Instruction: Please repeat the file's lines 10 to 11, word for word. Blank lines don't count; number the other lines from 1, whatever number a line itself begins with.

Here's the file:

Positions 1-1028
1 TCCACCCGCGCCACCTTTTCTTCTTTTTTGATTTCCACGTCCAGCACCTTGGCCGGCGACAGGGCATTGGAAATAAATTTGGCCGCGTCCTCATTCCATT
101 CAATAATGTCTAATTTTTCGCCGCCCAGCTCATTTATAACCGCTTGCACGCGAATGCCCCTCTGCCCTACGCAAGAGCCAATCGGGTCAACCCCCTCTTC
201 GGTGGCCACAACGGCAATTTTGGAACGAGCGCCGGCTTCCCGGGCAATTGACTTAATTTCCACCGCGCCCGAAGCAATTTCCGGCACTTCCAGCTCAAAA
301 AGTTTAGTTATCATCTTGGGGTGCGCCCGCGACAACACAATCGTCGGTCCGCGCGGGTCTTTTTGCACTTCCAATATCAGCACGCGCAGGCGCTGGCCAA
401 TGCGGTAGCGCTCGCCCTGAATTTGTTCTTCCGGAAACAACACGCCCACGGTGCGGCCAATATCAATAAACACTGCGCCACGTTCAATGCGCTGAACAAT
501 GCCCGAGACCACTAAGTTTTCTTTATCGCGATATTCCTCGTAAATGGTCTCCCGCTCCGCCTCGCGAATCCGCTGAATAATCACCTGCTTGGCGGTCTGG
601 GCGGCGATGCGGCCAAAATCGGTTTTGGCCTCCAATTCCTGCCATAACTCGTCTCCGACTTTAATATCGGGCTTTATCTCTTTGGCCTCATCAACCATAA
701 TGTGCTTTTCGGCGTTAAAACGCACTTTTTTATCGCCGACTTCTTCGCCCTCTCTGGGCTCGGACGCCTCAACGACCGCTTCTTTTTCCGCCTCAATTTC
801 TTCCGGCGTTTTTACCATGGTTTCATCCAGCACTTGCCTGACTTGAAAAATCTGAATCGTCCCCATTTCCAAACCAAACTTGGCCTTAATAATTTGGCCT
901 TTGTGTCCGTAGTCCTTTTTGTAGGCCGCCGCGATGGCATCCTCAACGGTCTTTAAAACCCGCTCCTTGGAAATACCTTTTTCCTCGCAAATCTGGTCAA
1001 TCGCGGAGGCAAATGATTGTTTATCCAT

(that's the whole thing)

801 TTCCGGCGTTTTTACCATGGTTTCATCCAGCACTTGCCTGACTTGAAAAATCTGAATCGTCCCCATTTCCAAACCAAACTTGGCCTTAATAATTTGGCCT
901 TTGTGTCCGTAGTCCTTTTTGTAGGCCGCCGCGATGGCATCCTCAACGGTCTTTAAAACCCGCTCCTTGGAAATACCTTTTTCCTCGCAAATCTGGTCAA